The upcoming Librem 5 smartphone doesn’t have the fastest processor, the most RAM, the highest-res display, the most cameras, or any of the other superlatives that phone makers are using to one-up each other these days. But what it does have going for it is an emphasis on privacy, security, and open source software.

Purism has been shipping Linux laptops that “respect your privacy” for the past few years, and the Librem 5 will be the corporation’s first smartphone.

Development kits have already shipped, but the final hardware’s not ready for purchase just yet… and that’s probably OK since the software is still very much a work in progress. But the latest update from Purism shows that the Librem 5 should be able to do a lot of the things you’d expect a smartphone to do when it does ship.

Most smartphone makers don’t have to worry too much about software, because they can just throw Google’s Android operating system on their phones as long as the hardware supports it.

The Librem 5 will ship with a free and open source GNU/Linux operating system called PureOS (although users will likely be able to replace it if they prefer a different operating system).

The down side is that you won’t get access to the millions of existing mobile apps that can run on Android phones. The up side is that you should be able to run thousands of Linux apps… but they might not all be optimized for mobile devices with small touchscreen displays.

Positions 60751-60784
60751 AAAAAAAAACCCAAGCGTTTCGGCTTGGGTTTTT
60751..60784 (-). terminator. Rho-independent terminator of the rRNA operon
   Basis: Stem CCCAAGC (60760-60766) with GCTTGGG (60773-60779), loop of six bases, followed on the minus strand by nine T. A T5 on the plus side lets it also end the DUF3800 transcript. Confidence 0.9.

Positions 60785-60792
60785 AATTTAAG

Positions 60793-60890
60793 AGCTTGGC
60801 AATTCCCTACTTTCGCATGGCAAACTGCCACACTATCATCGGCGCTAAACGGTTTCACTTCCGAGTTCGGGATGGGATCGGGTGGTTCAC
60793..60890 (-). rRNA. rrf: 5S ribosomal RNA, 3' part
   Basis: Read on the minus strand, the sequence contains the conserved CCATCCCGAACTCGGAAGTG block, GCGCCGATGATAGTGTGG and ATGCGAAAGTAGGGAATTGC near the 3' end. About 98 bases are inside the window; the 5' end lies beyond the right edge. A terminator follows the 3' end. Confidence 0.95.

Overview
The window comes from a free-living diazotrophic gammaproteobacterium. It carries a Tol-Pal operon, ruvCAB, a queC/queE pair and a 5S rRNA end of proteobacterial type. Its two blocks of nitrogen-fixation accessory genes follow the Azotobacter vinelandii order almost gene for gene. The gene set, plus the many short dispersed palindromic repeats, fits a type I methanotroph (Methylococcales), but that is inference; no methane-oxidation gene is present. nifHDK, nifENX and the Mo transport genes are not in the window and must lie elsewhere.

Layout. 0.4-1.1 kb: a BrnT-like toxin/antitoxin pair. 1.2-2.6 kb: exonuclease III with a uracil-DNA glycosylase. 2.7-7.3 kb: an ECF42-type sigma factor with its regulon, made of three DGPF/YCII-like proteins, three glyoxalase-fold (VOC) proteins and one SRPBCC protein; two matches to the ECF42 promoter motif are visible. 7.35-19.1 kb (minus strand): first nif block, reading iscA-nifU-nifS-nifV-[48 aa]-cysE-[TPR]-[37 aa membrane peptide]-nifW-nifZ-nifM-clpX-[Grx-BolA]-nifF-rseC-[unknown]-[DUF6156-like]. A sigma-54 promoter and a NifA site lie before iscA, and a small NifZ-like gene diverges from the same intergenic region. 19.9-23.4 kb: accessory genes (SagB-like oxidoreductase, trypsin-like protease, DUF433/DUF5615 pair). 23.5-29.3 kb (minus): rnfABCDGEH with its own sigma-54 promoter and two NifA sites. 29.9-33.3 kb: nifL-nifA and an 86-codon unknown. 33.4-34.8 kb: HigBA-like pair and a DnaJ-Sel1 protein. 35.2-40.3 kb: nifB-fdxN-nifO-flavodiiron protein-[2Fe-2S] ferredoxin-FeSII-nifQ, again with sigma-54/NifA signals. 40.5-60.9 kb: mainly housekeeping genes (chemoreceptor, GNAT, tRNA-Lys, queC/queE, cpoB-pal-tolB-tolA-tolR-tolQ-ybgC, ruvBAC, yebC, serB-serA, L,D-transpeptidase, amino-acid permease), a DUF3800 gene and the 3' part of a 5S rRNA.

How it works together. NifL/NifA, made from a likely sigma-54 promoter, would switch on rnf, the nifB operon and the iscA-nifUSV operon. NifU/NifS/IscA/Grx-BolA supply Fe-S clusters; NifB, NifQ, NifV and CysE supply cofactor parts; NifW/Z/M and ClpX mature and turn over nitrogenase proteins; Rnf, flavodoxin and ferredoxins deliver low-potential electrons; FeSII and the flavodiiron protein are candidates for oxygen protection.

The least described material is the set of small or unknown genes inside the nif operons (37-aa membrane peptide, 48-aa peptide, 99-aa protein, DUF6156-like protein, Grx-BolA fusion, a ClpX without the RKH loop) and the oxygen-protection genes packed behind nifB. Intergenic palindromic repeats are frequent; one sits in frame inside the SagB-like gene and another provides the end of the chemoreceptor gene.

So Purism has been working to make sure that its software includes a fully functional phone dialer application, a contact manager, SMS and chat apps, and a functional web browser.

The Librem 5 July progress update includes updates to the dialer, improved SMS reliability, and mobile ports of some GNOME desktop features including Clocks and Settings (with an emphasis on cellular networking settings).

PureOS also now includes an updated app switcher, a new background/wallpaper manager and a new virtual keyboard called squeekboard that shows an indication that you’ve pressed a key.

The Librem 5 is up for pre-order for $649 and it’s expected to ship in Q3, 2019… which theoretically means any day now — although I wouldn’t be surprised if that release date is eventually pushed back a bit.

Purism isn’t the only organization working on a Linux phone. The PinePhone is a lower-cost, lower-power alternative that’s expected to sell for just $149, while the Necunos NC_1 is priced at 1199 Euros ($1350), despite having pretty anemic specs.

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15 replies on “Purism’s upcoming Librem 5 Linux phone inches closer to being able to do what phones do”

  1. Of course, as soon as you connect to a cell service provider they will start tracking your location and every bit you pass through their network.

  2. For me, one more usb port, one to charge and one to data, standard replaceable battery, and some mobile operating system based on standard Linux, maby some micro hdmi, low price for all, like respberry pi with GSM module and better mobile, Linux based system. Oh and external phisical keyboard – as accesory. I think it Will be a hit.